U.S. creates nuclear event tracking and identification system

Published 2 February 2006

As Iran marches relentlessly toward the bomb, and North Korea continues to augment its own nuclear arsenal, worries about nuclear attack on the U.S. grow, and a new government-wide team is preparing for the grim event

The growth of North Korea’s nuclear weapons arsenal, and Iran’s determined steps toward acquiring nuclear weapons, increase worries in the United States about nuclear attacks not necessarily from these two countries, but from organizations with which these countries will share their nuclear devices. We have reported about criticism from industry of the administration’s plan to purchase radiation sickness medication (both the number of pills and their effectiveness). While this is going on, the Pentagon has formed a team of nuclear experts to analyze the fallout from a terrorist nuclear attack on American soil so that the identification of the attackers could be made more quickly. The team may draw on hundreds of federal experts, and will use such tools as robots which collect radioactive debris and sensitive gear to detect the origins of a device, whether a true atomic weapon or a dirty bomb. Nuclear explosives, as do conventional explosives, have a signature which makes it possible to identify who made them. Quickly determining who exploded the device and where it came from would help the authorities decide on how to retaliate. It can also serve as a deterrence: Terrorists may not be deterred by a threat of retaliation (just look at suicide bombers), but a country such as Iran may well think twice about giving or selling its nuclear weapons to terrorists if it knew that were such a bomb traceable back to Iran — to go off in the United States, Iran itself would be destroyed.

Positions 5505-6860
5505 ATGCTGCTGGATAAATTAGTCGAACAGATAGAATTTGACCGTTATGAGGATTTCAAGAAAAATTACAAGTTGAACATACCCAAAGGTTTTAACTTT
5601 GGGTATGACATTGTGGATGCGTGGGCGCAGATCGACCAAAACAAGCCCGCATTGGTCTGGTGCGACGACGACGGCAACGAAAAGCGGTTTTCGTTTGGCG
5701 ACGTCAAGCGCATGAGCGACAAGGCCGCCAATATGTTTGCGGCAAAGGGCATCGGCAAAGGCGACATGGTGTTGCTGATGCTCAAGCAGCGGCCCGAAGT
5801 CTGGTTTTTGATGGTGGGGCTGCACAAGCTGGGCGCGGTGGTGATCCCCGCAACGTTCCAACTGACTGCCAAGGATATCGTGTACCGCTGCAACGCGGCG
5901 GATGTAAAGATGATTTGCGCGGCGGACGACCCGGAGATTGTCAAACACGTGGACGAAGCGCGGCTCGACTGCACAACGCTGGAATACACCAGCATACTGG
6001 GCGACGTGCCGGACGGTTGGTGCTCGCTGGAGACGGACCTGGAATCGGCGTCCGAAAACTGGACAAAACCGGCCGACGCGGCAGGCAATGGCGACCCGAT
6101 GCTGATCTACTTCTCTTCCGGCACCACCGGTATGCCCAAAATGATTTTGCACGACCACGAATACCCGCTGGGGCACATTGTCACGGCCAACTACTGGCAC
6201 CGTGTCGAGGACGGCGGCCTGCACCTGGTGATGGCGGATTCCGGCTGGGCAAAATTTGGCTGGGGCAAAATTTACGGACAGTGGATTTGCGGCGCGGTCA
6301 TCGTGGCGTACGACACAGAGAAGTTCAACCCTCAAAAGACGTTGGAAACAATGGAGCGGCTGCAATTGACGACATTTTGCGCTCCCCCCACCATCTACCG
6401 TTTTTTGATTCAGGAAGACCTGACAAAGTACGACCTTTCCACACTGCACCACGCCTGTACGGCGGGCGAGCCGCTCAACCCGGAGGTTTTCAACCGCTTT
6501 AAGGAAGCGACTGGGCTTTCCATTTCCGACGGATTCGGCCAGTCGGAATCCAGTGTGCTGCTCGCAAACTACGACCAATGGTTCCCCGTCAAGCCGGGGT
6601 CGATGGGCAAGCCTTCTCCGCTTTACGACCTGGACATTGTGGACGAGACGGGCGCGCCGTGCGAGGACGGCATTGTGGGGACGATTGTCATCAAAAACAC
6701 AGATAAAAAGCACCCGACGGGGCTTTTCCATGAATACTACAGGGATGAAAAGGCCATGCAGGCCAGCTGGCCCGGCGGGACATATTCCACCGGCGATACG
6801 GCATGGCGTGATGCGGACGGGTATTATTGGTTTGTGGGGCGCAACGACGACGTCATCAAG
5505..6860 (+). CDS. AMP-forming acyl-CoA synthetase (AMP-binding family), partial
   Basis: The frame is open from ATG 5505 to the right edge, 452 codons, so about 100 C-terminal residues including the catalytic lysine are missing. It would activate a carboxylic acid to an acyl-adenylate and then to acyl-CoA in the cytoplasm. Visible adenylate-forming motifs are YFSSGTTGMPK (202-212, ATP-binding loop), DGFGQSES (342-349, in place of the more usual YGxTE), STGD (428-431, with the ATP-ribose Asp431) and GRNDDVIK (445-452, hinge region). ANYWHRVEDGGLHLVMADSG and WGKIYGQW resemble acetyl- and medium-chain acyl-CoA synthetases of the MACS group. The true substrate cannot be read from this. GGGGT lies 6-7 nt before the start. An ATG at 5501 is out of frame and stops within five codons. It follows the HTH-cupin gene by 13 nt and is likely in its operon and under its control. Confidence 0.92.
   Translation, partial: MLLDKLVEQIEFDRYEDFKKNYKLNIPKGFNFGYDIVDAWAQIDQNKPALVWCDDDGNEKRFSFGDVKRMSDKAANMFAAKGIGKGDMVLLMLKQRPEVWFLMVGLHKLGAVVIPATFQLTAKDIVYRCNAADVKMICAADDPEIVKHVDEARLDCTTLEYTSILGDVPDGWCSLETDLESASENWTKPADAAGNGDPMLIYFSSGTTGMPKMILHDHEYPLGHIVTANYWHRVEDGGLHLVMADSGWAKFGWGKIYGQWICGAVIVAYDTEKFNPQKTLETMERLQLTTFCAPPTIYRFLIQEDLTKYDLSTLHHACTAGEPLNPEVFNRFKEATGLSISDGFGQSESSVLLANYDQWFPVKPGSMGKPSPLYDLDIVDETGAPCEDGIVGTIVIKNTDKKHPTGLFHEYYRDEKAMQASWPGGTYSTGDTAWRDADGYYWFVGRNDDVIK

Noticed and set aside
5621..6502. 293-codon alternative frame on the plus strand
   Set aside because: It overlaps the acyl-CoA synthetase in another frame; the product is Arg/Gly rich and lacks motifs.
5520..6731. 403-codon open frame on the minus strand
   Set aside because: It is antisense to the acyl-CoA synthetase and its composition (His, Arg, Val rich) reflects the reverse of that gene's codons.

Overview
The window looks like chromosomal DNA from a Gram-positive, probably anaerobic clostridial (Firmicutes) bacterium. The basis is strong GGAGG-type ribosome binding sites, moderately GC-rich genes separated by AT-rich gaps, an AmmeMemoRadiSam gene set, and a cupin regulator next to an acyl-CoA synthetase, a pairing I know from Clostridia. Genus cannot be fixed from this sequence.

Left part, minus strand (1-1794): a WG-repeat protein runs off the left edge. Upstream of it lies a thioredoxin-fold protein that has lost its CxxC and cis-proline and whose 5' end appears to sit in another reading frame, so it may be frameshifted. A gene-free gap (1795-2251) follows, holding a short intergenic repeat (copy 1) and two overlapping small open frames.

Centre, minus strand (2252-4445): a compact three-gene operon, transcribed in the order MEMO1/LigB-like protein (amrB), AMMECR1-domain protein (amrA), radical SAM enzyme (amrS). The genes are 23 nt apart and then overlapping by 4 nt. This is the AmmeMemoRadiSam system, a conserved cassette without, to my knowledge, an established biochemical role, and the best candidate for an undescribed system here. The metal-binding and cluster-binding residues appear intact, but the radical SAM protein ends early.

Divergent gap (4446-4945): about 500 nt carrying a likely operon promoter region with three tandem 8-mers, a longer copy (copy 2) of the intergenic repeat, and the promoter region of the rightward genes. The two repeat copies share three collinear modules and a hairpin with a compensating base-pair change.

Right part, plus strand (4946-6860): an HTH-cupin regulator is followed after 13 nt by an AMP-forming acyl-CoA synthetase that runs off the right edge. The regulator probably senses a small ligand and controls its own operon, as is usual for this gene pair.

-read more in William Broad’s New York Times report